Universal Access Fund Reform

Published March 9, 2009

Federal and state Universal Access and Service Funds (UASFs) have become an inefficient and unnecessary use of taxpayer money.

The funds’ original intent—to expand basic telephone service to rural and low-income residents—has run its course. So now the federal government and several state legislatures are being urged to “reinvent” the UASF as a mechanism for expanding broadband Internet access.

Such an expansion would be very expensive, burdening consumers and providers alike and further distorting the marketplace for telecom services. UASFs prop up weak or inefficient telecom providers (who otherwise would not survive in the marketplace) at the expense of other, stronger providers.

Public policy should avoid favoring one company over another and instead strive to foster a more neutral, competitive, and non-distorted marketplace. Public policy also should be transparent, rather than relying on “backdoor” taxes and complex cross-subsidies. UASFs are just the opposite of sound public policy.

Expanded broadband access may be an important goal, but UASFs are the wrong way to achieve it. Eliminating government-created barriers to investment by the broadband industry, slashing excessive telecom taxes, and freeing up subsidized areas to market competition are a more taxpayer-friendly and efficient way to expand access to telecommunication services.

The following articles offer additional information on sound telecom policy and Universal Access Funds.


Ten Principles of Telecom Policy
This booklet, part of The Heartland Institute’s Ten Principles series, provides policymakers and civic and business leaders with a highly condensed yet easy-to-read guide to state telecom policy. It presents the 10 most important principles of sound telecom policy, from regulatory reform to the government’s role in expanding broadband.

Texas Considers Rural Phone Universal Service Subsidy Reform
Texas has already improved the transparency of its Universal Service Fund and is considering further reforms.

Digital Welfare: The Failure of the Universal Service System
This article outlines how public administrators have created a regulatory mess and disincentives through the use of the Universal Service Fund.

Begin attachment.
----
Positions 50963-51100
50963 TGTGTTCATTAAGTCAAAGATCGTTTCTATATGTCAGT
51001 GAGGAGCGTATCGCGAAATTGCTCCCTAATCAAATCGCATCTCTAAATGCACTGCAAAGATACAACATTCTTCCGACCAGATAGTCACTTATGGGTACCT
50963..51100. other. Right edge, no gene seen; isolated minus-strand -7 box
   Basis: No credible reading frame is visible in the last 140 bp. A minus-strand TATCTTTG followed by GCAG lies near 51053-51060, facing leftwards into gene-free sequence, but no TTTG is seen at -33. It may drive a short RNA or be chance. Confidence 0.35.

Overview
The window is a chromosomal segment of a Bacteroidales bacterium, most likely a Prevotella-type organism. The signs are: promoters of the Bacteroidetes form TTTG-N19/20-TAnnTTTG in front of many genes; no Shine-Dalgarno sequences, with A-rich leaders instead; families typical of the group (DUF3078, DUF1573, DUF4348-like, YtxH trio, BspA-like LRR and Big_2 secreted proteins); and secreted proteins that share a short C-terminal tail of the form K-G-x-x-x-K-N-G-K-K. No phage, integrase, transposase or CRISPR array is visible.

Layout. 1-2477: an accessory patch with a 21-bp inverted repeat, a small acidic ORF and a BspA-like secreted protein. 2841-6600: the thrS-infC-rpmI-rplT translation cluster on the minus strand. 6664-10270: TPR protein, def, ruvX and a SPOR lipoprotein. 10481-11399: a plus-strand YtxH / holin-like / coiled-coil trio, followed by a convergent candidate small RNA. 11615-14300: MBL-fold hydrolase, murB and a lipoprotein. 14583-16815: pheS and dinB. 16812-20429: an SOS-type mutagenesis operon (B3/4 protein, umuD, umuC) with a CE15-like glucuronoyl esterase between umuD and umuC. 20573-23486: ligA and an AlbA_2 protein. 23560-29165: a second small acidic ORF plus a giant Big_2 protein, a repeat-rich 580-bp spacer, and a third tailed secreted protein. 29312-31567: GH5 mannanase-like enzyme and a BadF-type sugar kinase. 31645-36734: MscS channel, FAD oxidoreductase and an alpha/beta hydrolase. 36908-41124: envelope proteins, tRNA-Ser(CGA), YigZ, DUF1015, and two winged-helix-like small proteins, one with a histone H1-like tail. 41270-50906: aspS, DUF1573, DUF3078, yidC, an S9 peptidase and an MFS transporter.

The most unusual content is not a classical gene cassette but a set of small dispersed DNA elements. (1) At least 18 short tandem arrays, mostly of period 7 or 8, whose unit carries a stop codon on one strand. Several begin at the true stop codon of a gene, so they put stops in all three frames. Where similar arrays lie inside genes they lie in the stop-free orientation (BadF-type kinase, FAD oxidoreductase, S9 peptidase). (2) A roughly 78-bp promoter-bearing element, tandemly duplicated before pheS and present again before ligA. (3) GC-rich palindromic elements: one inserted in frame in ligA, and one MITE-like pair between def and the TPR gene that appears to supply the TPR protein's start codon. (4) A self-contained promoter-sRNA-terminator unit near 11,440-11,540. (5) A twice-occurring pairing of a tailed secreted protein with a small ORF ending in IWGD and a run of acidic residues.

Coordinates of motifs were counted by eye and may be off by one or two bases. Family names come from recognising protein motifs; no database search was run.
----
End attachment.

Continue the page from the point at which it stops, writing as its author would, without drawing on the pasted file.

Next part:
‘Universal Service’ Telephone Subsidies: What Does $7 Billion Buy?
This paper looks at the ineffectiveness of subsidizing universal service at the expense of taxpayers. It gives an overview of how the $7 billion Federal Universal Service Fund is distributed and how inefficient it has been.

High-Cost Universal Service Support
In this Recommended Decision, the Federal-State Joint Board on Universal Service recommends “the Federal Communications Commission address the long-term reform issues facing the high-cost universal service support system and make fundamental revisions in the structure of existing Universal Service mechanisms.”

A Telecommunications Policy Primer
This study explains how subsidizing higher-cost services will undermine technological innovation by reducing demand for alternatives.

Preliminary Proposal of the Universal Service Working Group
This paper analyzes the best ways to create an effective Universal Service policy structure. “The recommendations contained within this preliminary report derived from a set of universal service principles—affordability, efficiency, neutrality, and transparency.”


For further information on the subject, visit the Infotech Issue Suite on The Heartland Institute’s Web site at www.heartland.org.

Nothing in this message is intended to influence the passage of legislation, and it does not necessarily represent the views of The Heartland Institute. If you have any questions about this issue or the Heartland Web site, you may contact Legislative Specialist John Nothdurft at 312/377-4000 or [email protected].